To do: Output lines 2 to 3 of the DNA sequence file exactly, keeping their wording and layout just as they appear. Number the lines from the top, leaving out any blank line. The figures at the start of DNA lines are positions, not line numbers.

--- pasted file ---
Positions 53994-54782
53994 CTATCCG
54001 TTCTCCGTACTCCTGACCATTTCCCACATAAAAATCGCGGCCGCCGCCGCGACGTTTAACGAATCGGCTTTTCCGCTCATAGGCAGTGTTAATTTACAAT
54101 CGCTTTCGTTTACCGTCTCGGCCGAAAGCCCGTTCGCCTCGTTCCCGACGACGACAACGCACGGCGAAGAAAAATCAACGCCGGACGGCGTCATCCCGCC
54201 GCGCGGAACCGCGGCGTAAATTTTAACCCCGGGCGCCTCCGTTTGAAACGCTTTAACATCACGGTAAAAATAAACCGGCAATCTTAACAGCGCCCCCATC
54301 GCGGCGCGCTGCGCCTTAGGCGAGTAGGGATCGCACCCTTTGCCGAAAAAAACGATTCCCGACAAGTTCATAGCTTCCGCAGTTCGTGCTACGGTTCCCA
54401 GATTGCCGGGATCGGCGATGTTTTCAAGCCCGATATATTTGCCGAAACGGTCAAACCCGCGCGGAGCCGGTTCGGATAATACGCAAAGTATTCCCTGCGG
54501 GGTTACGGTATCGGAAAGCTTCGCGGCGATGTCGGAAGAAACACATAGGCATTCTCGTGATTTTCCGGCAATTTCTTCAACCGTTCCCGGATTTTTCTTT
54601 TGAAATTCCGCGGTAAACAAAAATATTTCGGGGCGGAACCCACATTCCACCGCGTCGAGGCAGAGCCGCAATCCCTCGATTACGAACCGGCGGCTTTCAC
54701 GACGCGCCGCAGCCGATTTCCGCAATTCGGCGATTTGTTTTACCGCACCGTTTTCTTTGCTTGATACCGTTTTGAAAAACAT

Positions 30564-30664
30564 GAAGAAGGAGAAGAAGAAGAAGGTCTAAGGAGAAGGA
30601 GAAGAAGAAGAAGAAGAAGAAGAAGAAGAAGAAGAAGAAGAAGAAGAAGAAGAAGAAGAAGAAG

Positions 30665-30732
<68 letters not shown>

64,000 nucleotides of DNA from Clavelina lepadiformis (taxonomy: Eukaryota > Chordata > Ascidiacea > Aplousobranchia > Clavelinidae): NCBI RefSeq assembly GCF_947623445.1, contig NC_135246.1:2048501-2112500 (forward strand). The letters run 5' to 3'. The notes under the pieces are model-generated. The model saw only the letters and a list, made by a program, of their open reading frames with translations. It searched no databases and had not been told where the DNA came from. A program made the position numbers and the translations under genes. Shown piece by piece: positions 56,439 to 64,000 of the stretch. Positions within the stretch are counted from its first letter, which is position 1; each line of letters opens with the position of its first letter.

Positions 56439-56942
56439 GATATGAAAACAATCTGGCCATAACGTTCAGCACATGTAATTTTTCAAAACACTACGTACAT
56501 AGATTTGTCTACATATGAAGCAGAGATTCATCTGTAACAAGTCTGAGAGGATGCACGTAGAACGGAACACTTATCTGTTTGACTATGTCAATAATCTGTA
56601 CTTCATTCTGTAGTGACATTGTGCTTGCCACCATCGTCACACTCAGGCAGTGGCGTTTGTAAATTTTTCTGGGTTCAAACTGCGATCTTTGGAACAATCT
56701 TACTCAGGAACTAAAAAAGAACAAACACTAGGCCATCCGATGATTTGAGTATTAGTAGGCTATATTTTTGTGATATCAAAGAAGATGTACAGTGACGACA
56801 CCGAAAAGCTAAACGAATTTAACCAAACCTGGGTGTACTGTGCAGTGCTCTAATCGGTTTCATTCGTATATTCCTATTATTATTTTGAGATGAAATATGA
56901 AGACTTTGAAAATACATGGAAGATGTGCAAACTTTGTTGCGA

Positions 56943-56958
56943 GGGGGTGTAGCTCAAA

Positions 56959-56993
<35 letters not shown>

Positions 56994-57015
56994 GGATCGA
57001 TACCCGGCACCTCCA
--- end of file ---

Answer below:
53994 CTATCCG
54001 TTCTCCGTACTCCTGACCATTTCCCACATAAAAATCGCGGCCGCCGCCGCGACGTTTAACGAATCGGCTTTTCCGCTCATAGGCAGTGTTAATTTACAAT